While China experimented with a variety of reforms to loosen control in the last few decades, since 2012 when Xi Jinping took over, many reforms have been reversed, and new ways of controlling the population are being developed.  For example, “[China is currently making…] vast investments in big data and facial recognition technology to build a nationwide social credit monitoring system by 2020 to allow Beijing to keep tabs on jaywalkers, insolvent debtors, and political dissidents alike.”  (End of an Era, p. 10.)

Wait a minute.  This system will enable the government to track the day to day movements of every one of the 22 million residents of Beijing?  That makes 1984 sound like a safe haven for privacy seekers.

However, note that my bullet point above says “the CPC seems firmly in control.” Some experts believe that the combination of the challenges of slowing economic growth, combined with the Chairman Xi Jinping’s reversal of many reforms, will lead to change.  More on this in future posts.  (If you can’t wait, start with Carl Minzner’s book “End of an era: How China’s authoritarian revival is undermining its rise.”)

3. The cultural differences between China and America are so great that they can easily lead to profound misunderstandings and even to war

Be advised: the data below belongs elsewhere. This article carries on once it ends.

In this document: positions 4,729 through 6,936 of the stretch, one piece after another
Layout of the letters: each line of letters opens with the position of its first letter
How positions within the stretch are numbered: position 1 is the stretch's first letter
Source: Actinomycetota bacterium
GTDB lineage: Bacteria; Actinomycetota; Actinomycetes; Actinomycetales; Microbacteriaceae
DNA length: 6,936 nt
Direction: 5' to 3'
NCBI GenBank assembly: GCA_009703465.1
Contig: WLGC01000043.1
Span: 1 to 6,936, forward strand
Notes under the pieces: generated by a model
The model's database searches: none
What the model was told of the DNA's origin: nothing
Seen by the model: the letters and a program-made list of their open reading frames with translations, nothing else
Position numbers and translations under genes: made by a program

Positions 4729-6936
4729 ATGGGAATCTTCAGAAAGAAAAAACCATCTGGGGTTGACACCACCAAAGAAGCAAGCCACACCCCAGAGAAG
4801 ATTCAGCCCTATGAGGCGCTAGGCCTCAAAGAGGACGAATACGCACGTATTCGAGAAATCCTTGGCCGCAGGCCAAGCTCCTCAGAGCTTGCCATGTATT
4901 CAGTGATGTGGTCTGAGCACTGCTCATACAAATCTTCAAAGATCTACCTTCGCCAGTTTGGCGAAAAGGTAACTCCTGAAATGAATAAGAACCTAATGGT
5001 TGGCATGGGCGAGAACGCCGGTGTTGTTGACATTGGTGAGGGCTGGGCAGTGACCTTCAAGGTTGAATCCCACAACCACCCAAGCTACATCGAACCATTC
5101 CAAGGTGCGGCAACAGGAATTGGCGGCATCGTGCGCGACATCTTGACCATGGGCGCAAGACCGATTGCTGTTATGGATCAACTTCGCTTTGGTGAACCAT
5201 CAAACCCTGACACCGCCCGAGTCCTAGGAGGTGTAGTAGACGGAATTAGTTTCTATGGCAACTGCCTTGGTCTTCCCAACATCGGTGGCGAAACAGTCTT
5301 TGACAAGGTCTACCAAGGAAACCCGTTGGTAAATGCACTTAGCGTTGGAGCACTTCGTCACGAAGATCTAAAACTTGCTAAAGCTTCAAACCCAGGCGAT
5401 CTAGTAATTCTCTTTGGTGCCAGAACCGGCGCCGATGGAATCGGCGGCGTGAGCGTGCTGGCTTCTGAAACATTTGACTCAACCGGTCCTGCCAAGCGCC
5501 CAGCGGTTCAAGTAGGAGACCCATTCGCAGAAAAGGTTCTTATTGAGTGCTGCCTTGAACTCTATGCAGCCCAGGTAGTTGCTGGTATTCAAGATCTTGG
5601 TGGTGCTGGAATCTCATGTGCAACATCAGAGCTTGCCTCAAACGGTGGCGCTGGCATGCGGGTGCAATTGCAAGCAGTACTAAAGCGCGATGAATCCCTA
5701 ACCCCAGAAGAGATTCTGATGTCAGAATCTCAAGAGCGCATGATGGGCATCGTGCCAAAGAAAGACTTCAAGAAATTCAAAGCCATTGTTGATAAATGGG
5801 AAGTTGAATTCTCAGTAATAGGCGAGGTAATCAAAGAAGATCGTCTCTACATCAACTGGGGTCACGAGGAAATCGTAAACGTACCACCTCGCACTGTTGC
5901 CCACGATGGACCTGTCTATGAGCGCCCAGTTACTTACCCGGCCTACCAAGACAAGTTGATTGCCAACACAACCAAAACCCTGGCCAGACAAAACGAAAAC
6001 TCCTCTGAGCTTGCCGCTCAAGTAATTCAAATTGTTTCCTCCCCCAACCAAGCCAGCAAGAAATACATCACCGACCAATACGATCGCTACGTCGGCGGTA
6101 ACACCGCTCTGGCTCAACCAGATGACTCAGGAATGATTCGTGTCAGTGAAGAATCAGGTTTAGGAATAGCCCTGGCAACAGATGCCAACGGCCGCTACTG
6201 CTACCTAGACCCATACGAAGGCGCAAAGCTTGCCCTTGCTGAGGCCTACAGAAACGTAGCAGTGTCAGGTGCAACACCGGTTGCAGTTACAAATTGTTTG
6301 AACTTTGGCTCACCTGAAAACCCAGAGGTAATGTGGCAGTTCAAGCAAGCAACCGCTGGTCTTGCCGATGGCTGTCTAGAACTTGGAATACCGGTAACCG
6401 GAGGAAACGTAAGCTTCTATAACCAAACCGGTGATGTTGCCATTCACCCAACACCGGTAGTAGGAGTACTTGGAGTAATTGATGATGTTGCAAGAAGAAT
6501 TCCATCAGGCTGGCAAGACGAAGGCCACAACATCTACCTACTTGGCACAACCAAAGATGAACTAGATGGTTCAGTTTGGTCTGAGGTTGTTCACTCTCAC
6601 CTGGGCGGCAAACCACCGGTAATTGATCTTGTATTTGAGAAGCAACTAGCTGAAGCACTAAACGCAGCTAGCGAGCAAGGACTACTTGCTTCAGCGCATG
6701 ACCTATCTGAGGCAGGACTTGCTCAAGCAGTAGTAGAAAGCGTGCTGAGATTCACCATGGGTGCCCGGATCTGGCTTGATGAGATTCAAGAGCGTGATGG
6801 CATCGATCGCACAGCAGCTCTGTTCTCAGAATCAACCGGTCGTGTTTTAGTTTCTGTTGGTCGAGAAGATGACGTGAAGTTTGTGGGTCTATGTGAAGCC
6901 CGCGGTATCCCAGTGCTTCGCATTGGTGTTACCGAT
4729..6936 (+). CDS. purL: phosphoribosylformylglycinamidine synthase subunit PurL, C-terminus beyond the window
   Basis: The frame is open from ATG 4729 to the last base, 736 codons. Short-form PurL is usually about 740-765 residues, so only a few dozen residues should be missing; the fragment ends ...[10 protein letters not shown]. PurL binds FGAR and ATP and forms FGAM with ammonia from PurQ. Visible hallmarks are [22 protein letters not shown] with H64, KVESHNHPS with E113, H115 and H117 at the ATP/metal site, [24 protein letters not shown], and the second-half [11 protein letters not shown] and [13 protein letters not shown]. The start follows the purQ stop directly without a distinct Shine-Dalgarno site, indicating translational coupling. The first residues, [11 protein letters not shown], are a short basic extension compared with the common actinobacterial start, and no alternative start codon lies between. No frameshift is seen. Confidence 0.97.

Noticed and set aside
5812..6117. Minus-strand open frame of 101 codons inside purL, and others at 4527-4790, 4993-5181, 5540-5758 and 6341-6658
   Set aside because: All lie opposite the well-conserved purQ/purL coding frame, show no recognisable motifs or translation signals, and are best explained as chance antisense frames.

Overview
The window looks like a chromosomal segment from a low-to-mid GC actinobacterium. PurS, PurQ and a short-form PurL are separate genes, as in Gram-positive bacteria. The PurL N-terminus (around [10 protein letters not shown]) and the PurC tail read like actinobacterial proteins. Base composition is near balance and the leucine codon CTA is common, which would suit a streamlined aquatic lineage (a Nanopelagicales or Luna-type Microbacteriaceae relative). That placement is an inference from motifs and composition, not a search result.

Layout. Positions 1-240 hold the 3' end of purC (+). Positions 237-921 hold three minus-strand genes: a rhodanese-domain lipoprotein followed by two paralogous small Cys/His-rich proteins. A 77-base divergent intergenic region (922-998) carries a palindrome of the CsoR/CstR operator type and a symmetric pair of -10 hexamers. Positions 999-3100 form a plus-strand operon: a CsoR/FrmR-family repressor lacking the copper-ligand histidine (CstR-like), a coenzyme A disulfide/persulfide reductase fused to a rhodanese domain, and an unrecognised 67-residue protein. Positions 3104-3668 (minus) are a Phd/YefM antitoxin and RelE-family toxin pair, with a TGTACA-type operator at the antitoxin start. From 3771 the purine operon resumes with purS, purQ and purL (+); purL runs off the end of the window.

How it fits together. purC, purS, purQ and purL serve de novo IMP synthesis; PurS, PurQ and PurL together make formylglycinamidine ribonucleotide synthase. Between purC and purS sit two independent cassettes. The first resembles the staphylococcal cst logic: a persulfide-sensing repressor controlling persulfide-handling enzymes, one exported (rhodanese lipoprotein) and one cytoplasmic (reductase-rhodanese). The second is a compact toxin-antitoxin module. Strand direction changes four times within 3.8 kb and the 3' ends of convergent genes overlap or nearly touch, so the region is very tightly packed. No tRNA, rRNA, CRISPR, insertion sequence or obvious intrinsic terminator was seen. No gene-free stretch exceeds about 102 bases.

Samuel Huntington was the director of security planning for the National Security Council in the Carter administration and a Harvard Professor.  In his influential book The Clash of Civilizations and the Remaking of World Order, he argued that “Culture and cultural identities… are shaping the patterns of cohesion, disintegration and conflict in the post-Cold War world” (p. 20).  The book includes many examples of critical differences between Western, Chinese, Islamic and other civilizations.

For a starting point, consider this table (adapted from Destined for War, p 140):

America China
Self-perception “Number one” “Center of universe”
Core value Freedom Order
View of government Necessary evil Necessary good
Form of government Democratic republic Responsive authoritarianism
Promotion of values Missionary No need to export values; other nations should look up to them
Foreigners Inclusive Exclusive
Solve problems Now In years, decades, or longer
Mechanisms of change Invention Restoration and evolution
Foreign policy International order Harmonious hierarchy

Examples and implications of these and other differences will be discussed in many future posts.  But it is important to note that Huntington’s book ends with this central conclusion:  “In the emerging era, the greatest threat to world peace… [will be] clashes of civilizations.”

I’d say more, but my five minutes are up.  I’ll use another five minutes in my next post.

5 thoughts on “China in five minutes?

  1. Another serious issue in Chinese society is the treatment of the Uighurs. And there is Tibet. The long term Chinese strategy in both cases seems to be ethnocide – dismantle the culture.